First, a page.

STATEMENT OF DONALD J. HELLMANN, DEPUTY ASSISTANT DIRECTOR, LEGISLATIVE AND CONGRESSIONAL AFFAIRS, NATIONAL PARK SERVICE, DEPARTMENT OF THE INTERIOR, BEFORE THE SENATE SUBCOMMITTEE ON NATIONAL PARKS, HISTORIC PRESERVATION AND RECREATION, COMMITTEE ON ENERGY AND NATURAL RESOURCES, CONCERNING S. 2885, A BILL TO ESTABLISH THE JAMESTOWN 400TH COMMEMORATION COMMISSION, AND FOR OTHER PURPOSES.
September 14, 2000
Mr. Chairman, thank you for the opportunity to appear before you today to present the views of the Department of the Interior on S. 2885, a bill that would establish the Jamestown 400th Commemoration Commission. The National Park Service supports enactment of this commission to commemorate the 1607 founding of Jamestown, Virginia, and believes that establishment of this commission would help ensure that we leave a lasting inheritance worthy of Jamestown’s significant place in history.
Jamestown, the first permanent English settlement in North America, lives today in the language we speak, our common law, and our representative government. The first representative assembly held in these English colonies occurred at Jamestown in July 1619. We can trace our legislative history directly from that first assembly to here in the United States Congress today—truly a living legacy. Jamestown was Virginia’s capital for 92 years, its port, and its social and commercial center. Here the society we know today began to take shape.
Since at least 1807, Jamestown's founding has been commemorated every 50 years. In 1957, Queen Elizabeth II visited Jamestown as part of major festivities celebrating the 350th anniversary. The Commonwealth of Virginia's preparations for that anniversary included building reconstructions of the three ships that brought the 1607 colonists, the Jamestown Fort, and an Indian village. The National Park Service constructed the Jamestown Visitor Center, completed the Colonial Parkway to Jamestown, conducted archeological research, and provided visitors with paintings depicting early settlers' activities. The federal commission complemented the Commonwealth of Virginia's state commission.
Planning for commemorative activities in 2007 has been underway for several years. The state's Jamestown 2007 has held roundtables throughout Virginia to get citizen input to design a statewide commemoration. The reconstructed ships, fort, and Indian village are being rebuilt to reflect current research. Special events and outreach to schools across the nation are also being planned.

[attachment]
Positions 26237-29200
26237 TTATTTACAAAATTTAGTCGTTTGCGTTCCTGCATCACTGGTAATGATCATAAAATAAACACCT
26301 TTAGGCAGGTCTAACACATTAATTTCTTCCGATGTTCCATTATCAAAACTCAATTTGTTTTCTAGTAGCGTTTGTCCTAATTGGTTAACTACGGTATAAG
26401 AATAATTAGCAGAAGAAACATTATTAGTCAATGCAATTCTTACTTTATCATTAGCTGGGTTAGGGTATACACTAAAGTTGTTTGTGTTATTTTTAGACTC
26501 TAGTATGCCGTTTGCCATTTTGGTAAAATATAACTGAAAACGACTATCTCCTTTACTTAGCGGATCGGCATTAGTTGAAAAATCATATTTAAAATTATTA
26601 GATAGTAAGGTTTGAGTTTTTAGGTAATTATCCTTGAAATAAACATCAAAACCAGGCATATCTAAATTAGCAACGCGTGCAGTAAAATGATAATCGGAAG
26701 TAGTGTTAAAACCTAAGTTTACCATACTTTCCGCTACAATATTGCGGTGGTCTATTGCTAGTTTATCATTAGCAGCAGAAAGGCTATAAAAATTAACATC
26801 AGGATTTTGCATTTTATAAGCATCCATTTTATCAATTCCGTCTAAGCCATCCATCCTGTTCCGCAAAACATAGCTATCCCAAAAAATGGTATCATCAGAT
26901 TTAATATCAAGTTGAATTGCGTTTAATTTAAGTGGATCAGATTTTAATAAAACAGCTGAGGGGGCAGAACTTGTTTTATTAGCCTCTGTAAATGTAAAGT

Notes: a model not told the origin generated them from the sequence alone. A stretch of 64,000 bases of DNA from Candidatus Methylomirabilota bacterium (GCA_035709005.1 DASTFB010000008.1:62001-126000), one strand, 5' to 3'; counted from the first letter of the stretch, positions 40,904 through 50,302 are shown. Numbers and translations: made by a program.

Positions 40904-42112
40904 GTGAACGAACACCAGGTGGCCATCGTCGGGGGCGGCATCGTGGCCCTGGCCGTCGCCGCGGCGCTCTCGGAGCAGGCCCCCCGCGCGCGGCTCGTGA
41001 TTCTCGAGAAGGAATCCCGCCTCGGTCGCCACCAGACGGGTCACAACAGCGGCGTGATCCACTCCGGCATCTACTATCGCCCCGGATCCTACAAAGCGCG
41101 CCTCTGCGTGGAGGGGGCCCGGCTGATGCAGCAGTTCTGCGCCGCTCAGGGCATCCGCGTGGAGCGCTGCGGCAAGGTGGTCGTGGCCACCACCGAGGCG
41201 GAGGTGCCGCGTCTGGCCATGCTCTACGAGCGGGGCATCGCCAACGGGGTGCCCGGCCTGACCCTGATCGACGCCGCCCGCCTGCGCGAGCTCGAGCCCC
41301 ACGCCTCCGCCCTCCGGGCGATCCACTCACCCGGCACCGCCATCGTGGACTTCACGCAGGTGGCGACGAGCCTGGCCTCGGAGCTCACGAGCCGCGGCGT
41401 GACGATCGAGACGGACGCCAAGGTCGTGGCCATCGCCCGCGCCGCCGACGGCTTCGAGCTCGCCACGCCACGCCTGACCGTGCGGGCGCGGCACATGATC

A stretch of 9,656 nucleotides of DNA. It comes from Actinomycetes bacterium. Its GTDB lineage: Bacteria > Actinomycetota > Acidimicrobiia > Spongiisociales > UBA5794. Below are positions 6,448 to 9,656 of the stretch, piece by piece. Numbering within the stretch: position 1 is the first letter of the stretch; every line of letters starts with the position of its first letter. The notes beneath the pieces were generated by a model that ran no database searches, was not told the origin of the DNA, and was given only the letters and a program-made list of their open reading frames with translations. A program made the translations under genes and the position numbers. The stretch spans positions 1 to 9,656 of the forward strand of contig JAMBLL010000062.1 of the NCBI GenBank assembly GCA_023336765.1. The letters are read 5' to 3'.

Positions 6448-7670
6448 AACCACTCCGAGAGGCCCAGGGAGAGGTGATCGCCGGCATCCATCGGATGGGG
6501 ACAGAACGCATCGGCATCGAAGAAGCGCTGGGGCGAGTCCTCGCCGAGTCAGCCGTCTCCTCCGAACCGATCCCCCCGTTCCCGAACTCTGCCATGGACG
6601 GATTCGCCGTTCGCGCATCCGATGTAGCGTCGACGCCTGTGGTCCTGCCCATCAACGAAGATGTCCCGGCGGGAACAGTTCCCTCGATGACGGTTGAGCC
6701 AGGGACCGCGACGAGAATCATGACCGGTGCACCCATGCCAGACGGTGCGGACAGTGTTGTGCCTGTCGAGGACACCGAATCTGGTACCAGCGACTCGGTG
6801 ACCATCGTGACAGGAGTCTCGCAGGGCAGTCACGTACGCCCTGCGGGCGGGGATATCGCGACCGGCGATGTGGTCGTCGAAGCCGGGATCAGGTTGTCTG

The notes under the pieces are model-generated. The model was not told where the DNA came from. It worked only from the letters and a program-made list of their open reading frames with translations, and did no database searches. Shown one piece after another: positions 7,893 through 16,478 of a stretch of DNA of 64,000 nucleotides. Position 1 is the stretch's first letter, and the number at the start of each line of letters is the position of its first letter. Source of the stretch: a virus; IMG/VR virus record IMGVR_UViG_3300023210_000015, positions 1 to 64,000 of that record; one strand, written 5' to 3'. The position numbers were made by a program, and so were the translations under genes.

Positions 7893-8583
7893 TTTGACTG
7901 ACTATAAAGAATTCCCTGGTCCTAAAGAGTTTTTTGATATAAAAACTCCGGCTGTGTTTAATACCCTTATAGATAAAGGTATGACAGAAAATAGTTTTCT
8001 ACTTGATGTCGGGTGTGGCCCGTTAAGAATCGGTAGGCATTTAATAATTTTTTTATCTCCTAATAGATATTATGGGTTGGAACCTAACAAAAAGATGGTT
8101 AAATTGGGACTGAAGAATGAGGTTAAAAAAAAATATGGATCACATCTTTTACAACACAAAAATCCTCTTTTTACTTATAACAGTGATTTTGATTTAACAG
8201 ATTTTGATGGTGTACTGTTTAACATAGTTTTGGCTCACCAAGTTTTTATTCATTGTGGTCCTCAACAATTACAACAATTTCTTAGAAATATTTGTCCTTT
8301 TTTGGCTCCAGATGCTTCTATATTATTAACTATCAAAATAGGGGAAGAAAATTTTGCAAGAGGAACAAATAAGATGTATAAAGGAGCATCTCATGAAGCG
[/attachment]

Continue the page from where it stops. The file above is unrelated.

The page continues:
Under the Association for the Preservation of Virginia Antiquities' project "Jamestown Rediscovery," the original 1607 fort, long thought to be lost to the James River, has been found. The National Park Service has undertaken massive historical, archeological, and scientific research under its Jamestown Archeological Assessment. Together, the Association for the Preservation of Virginia Antiquities and the National Park Service have preserved nearly a million artifacts in their collections. They are now jointly planning a revitalized Jamestown Island to improve visitor experiences and understanding, and to increase protection for irreplaceable museum collections. Finally, an Internet web site has been set up to provide information to a wide range of audiences both within and outside the United States at: http://www.Jamestown2007.org/
S. 2885 would establish the Jamestown 400th Commemoration Commission, a federal commission to ensure a suitable national observance of Jamestown’s 400th anniversary in 2007. The commission would complement and coordinate the programs of the Commonwealth of Virginia, provide excellent visitor experiences, hold appropriate observances, and assist in Jamestown-related programs and activities while also facilitating international involvement. Jamestown 400th should be a truly national event so that all Americans understand the challenges our predecessors faced. Because its story has meaning outside the United States, it should be an international event as well. The commission would also support efforts for a commemorative coin, stamp, and similar efforts, and assist in the development of heritage tourism. Having a federal commission that could help coordinate all the different aspects of the commemoration would help ensure their success.
S. 2885 establishes a 16-member commission to plan, develop, and hold programs and commemorative activities for the 400th anniversary of Jamestown's founding, facilitate Jamestown-related activities throughout the United States, and encourage other groups such as civic, educational, patriotic, and historic organizations to participate in the 400th anniversary activities. The commission would coordinate and facilitate scholarly research on and publication about Jamestown, it would assist in developing appropriate programs and facilities, and it would provide for hiring staff, using state staff, and accepting volunteers. S. 2885 provides for the commission to terminate on December 31, 2008. We estimate that the commission could make a considerable contribution towards our common understanding of this shared legacy. We also believe it would facilitate fundraising by encouraging public-private partnerships. Finally, we believe the commission would help make the experiences of Jamestown’s first 92 years relevant today, to Americans who immigrated here as well as those who descended from those early inhabitants.
Establishing the Jamestown 400th Commemoration Commission would ensure that this 400th commemoration will have lasting value for all Americans by engaging the largest segment possible of this nation in this commemoration of our common heritage.
This concludes my prepared testimony, Mr. Chairman. I would be pleased to answer any questions you or the committee might have.